Unique Skill ID: KS440W26V09CFWX7YGH6

Sputum Cultures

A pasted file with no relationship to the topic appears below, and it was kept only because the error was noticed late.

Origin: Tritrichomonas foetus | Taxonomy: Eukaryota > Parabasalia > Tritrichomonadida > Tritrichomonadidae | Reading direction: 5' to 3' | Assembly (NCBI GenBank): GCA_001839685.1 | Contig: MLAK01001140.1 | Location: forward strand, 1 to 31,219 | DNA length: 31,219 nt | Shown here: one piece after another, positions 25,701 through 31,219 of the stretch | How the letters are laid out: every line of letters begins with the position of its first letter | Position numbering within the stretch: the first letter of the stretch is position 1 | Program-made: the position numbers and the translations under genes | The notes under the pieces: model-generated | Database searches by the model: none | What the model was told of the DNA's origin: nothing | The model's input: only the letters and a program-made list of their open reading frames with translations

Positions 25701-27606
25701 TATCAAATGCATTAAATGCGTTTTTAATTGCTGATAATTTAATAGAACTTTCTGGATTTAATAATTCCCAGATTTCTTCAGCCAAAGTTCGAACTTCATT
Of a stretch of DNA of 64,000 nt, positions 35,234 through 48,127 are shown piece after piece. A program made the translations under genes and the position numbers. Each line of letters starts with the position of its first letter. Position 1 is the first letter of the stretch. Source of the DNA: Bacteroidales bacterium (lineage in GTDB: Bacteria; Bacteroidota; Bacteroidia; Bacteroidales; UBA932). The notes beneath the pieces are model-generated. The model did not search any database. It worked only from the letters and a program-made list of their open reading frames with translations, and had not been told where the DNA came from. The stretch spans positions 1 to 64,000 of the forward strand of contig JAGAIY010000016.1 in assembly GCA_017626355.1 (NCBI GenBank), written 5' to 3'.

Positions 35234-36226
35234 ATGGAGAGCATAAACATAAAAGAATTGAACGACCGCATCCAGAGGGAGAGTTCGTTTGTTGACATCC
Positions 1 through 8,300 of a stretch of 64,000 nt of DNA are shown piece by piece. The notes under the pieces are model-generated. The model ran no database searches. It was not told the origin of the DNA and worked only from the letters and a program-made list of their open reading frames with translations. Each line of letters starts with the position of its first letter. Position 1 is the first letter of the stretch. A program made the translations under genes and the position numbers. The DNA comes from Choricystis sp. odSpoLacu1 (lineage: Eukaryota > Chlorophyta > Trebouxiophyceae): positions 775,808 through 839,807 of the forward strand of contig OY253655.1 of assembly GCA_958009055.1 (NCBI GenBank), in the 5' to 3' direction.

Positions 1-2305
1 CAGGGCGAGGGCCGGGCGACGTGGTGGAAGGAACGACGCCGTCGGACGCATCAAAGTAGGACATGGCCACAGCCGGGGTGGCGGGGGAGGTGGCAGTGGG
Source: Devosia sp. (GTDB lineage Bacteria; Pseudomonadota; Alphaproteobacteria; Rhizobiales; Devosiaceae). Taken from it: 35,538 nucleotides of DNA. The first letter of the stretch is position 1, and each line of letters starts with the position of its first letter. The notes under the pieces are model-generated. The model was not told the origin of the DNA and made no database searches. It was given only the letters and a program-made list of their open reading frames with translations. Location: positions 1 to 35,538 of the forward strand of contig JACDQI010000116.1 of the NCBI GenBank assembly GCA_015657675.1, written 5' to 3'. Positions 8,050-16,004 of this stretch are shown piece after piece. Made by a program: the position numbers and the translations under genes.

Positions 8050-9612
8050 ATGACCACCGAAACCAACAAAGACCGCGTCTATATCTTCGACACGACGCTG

A sputum culture is a test to detect and identify bacteria or fungi that infect the lungs or breathing passages. Sputum is a thick fluid produced in the lungs and in the adjacent airways. Normally, fresh morning sample is preferred for the bacteriological examination of sputum. A sample of sputum is collected in a sterile, wide-mouthed, dry, leak-proof and break-resistant plastic-container and sent to the laboratory for testing. Sampling may be performed by sputum being expectorated, induced, or taken via an endotracheal tube with a protected specimen brush in an intensive care setting. For selected organisms such as Cytomegalovirus or "Pneumocystis jiroveci" in specific clinical settings a bronchoalveolar lavage might be taken by an experienced pneumologist. If no bacteria or fungi grow, the culture is negative. If organisms that can cause the infection grow, the culture is positive. The type of bacterium or fungus is identified by microscopy, colony morphology and biochemical tests of bacterial growth.

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